Q&A: Recent FDA approval of the BRCA1/BRCA2 test from 23andMe


The recent FDA approval of the direct-to-consumer BRCA1/BRCA2 test from 23andMe speaks to increasing awareness of how our genes affect cancer risk. At the same time, it underscores the importance involving healthcare professionals to understand the implications that a genetic test result may have for cancer risk. It is even more important to understand that the scope of this particular direct- to-consumer-test is limited, and a negative test result does not mean cancer risk is absent.

The UCSF Cancer Genetics and Prevention Program and the HDFCCC Center for BRCA Research support easier access to genetic testing. We have multiple studies underway that bring genetic testing to high-risk families and the general population.


We would like to take this opportunity to share some additional information regarding recent changes to the testing offered by 23andMe.

What has changed about the 23andMe test?

23andMe offers a genetic test marketed directly to consumers. The company recently announced it would include partial testing of the BRCA1 and BRCA2 genes.

What are the BRCA1 and BRCA2 genes?

All people have the BRCA1 and BRCA2 genes. Genetic testing looks for inherited mutations (problems) in these genes. An inherited mutation in BRCA1 or BRCA2 is associated with a high risk of breast and ovarian cancer in women and an elevated risk of breast and prostate cancer in men, as well as other cancers in both. This information has much more medical significance than most other parts of the 23andMe test, and consumers may want to consider whether it is important to receive this information from a healthcare provider. This would allow them to ask questions and address any concerns about the implications of any test result.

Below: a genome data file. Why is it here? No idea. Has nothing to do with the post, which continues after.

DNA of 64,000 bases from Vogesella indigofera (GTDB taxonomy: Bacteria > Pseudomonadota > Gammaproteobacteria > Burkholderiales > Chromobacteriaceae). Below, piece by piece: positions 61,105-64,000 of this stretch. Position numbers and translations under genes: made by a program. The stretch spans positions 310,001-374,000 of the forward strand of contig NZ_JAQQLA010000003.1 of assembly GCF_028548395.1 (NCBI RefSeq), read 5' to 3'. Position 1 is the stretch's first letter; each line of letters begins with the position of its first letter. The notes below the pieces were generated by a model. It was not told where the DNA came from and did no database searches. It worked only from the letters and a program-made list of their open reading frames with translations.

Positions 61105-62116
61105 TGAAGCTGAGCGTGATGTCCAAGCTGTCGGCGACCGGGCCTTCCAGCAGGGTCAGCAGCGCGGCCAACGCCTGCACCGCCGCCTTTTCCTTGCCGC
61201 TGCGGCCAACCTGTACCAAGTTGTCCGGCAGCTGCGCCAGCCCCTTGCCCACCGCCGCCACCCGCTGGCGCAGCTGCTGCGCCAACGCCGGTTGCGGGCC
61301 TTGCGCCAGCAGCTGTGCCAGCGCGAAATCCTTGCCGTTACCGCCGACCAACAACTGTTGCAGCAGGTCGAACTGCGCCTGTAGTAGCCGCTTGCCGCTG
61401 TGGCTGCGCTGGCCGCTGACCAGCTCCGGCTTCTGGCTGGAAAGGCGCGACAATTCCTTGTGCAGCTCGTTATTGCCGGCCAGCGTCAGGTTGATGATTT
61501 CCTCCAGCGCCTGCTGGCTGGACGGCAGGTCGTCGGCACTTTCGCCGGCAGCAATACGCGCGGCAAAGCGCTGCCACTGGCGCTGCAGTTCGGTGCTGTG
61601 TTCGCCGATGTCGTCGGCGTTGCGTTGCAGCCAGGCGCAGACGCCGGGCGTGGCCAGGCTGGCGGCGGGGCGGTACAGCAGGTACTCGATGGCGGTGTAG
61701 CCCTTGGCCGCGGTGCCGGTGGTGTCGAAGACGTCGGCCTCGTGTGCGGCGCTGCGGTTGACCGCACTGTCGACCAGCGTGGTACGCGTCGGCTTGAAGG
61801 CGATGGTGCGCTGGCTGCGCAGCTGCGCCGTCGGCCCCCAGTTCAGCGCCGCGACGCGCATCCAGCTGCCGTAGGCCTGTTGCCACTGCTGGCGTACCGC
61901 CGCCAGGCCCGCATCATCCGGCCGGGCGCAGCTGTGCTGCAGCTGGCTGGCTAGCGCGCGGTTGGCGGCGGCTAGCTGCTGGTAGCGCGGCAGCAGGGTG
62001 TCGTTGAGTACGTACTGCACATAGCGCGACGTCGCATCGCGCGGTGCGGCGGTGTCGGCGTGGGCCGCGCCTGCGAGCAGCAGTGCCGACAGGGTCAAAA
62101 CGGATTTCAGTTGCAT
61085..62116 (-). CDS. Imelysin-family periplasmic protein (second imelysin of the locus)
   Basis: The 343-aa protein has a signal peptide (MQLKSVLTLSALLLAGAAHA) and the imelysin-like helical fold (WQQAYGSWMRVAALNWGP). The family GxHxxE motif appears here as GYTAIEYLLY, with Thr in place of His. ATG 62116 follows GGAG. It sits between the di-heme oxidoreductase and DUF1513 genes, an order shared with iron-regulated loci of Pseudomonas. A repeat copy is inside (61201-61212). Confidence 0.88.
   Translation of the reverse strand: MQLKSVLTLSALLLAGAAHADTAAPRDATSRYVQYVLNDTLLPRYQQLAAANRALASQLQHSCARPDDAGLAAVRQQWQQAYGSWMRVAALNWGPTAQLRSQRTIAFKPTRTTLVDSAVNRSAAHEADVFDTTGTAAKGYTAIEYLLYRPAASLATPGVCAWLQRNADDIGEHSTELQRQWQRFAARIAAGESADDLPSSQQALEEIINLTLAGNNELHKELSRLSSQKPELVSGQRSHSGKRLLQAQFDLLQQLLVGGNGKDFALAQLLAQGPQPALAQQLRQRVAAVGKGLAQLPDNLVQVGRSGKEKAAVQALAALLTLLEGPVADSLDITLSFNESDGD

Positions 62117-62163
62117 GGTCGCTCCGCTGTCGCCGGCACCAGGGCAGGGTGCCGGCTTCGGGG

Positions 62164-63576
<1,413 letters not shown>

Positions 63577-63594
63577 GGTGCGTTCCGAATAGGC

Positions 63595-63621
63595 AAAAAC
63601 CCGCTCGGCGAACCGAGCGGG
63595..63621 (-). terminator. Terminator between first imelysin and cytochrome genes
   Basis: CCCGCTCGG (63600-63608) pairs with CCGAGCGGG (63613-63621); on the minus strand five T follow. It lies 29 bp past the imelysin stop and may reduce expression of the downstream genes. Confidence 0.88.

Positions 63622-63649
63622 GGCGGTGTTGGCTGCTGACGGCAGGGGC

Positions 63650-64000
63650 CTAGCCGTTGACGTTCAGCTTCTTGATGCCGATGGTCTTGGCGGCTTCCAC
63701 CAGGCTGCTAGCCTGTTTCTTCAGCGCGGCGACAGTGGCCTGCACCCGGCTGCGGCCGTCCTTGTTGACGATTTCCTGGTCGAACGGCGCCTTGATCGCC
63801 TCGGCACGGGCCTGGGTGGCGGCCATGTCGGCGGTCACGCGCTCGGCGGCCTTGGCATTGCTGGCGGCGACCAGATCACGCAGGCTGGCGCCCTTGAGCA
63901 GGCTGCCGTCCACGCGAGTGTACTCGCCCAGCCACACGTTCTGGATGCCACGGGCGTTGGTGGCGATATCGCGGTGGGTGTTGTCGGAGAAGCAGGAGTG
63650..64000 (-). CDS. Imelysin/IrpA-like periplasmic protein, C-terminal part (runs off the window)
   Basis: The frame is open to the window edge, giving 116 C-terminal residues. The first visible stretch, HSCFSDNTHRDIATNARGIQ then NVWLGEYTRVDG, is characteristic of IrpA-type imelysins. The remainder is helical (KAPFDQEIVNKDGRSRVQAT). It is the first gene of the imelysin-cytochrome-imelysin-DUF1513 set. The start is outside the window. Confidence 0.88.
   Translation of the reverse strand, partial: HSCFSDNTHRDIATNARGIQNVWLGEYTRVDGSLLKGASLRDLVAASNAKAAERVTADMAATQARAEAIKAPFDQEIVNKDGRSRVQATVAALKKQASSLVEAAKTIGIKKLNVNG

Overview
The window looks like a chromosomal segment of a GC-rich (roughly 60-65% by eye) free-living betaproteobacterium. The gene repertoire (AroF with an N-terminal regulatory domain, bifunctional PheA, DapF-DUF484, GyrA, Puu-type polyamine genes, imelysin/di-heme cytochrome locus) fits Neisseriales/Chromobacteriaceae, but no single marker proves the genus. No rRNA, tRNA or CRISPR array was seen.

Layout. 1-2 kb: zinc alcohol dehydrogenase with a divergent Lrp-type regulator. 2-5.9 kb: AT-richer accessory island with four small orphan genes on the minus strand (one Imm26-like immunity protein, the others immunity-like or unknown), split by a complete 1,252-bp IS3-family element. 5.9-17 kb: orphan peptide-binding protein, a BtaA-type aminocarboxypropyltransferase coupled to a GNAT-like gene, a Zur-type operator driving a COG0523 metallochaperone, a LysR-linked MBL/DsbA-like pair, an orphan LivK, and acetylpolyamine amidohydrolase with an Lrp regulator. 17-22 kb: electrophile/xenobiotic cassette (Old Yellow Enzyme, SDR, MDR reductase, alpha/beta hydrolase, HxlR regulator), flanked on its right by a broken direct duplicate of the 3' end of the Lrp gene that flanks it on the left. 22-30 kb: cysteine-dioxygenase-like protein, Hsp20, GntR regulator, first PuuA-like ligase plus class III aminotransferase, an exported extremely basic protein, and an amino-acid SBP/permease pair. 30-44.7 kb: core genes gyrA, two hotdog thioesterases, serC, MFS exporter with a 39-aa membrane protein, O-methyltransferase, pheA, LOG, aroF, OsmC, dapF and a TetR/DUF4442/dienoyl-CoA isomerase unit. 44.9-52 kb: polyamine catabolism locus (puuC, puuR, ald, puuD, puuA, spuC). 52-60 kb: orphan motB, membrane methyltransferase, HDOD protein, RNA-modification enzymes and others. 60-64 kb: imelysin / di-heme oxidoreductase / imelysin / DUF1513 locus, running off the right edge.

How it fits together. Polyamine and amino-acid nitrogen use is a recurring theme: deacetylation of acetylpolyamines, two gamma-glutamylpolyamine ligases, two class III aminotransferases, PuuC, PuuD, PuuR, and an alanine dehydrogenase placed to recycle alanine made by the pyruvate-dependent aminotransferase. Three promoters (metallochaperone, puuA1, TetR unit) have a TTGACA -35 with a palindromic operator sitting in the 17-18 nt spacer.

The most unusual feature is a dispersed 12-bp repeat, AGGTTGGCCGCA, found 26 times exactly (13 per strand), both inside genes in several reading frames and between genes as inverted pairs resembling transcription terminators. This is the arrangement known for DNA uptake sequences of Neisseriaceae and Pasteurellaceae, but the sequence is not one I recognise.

What are the limitations of this testing?


23andMe Personal Genetic Service

The BRCA1 and BRCA2 testing offered by 23andMe is limited to three very specific mutations that are most commonly found in the Ashkenazi (Eastern European) Jewish population. The 23andMe test does not cover the majority of mutations in BRCA1 and BRCA2 or mutations in many other genes linked to inherited cancer risk. Therefore, the 23andMe test is only partial testing for people of full Ashkenazi Jewish ancestry, and of very limited use in people of other ancestries.

What types of cancer genetic testing are available at UCSF?

UCSF physicians and genetic counselors can arrange for extensive genetic testing and a complete family assessment. For people with histories of certain cancers in their family, this type of testing is covered by insurance. For those not covered by insurance, the cost of testing is typically $250. For those whose tests reveal a genetic mutation that increases their cancer risk, UCSF has teams of specialists experienced in providing care to people with inherited risk factors. Their services include helping people choose options that are appropriate for their individual and family situations.

For more information about genetic testing and cancer risk, please contact us.

Hereditary Cancer Clinic
(415) 353-9797
[email protected]